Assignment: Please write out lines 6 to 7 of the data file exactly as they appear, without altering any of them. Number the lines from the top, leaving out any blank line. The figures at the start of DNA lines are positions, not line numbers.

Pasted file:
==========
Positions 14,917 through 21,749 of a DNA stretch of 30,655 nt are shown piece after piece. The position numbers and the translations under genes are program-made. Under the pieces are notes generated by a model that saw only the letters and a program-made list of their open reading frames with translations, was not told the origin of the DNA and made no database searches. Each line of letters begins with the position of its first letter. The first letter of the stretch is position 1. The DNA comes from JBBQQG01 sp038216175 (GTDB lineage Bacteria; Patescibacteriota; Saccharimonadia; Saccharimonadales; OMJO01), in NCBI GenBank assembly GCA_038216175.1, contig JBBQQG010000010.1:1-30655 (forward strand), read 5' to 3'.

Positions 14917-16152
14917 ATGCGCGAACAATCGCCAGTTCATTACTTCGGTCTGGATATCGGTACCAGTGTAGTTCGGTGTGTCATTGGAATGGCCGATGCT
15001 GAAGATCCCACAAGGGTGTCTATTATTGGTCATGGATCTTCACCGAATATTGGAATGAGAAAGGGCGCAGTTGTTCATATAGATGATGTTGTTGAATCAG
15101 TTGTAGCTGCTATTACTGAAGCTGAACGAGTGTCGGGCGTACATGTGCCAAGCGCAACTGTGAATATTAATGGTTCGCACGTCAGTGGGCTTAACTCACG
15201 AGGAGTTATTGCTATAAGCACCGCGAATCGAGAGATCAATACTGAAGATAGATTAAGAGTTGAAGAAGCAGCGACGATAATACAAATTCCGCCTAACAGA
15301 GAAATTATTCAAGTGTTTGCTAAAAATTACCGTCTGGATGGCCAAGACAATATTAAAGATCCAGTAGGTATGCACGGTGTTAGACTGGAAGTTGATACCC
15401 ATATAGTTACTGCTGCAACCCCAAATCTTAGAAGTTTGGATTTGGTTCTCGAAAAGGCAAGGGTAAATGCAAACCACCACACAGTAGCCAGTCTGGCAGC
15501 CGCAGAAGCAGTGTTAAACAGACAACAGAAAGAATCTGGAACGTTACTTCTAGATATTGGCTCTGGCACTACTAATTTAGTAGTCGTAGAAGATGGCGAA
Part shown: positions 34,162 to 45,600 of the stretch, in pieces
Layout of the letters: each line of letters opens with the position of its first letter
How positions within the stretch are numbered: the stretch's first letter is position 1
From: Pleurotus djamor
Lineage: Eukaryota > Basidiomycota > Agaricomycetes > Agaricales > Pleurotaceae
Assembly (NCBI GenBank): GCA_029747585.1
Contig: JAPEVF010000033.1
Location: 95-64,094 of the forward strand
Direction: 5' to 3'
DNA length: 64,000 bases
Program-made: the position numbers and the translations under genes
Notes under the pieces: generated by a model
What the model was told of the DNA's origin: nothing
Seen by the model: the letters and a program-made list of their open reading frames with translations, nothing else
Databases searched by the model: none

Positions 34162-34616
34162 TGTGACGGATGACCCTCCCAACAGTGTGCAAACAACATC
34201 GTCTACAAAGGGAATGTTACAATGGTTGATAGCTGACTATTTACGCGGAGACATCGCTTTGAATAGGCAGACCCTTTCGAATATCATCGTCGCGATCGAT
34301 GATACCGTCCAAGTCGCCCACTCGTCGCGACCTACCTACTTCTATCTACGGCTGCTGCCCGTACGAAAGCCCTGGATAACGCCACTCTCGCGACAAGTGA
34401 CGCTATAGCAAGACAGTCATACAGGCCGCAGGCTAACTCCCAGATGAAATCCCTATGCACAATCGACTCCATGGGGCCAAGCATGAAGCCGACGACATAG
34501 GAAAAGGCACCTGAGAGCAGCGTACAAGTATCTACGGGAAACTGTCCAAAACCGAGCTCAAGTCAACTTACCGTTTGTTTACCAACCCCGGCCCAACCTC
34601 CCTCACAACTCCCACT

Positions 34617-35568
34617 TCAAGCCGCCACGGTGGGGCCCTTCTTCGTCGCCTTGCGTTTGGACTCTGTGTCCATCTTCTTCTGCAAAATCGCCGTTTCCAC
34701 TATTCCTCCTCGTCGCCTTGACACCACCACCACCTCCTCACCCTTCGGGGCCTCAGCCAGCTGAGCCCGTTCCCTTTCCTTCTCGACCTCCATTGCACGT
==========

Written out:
15201 AGGAGTTATTGCTATAAGCACCGCGAATCGAGAGATCAATACTGAAGATAGATTAAGAGTTGAAGAAGCAGCGACGATAATACAAATTCCGCCTAACAGA
15301 GAAATTATTCAAGTGTTTGCTAAAAATTACCGTCTGGATGGCCAAGACAATATTAAAGATCCAGTAGGTATGCACGGTGTTAGACTGGAAGTTGATACCC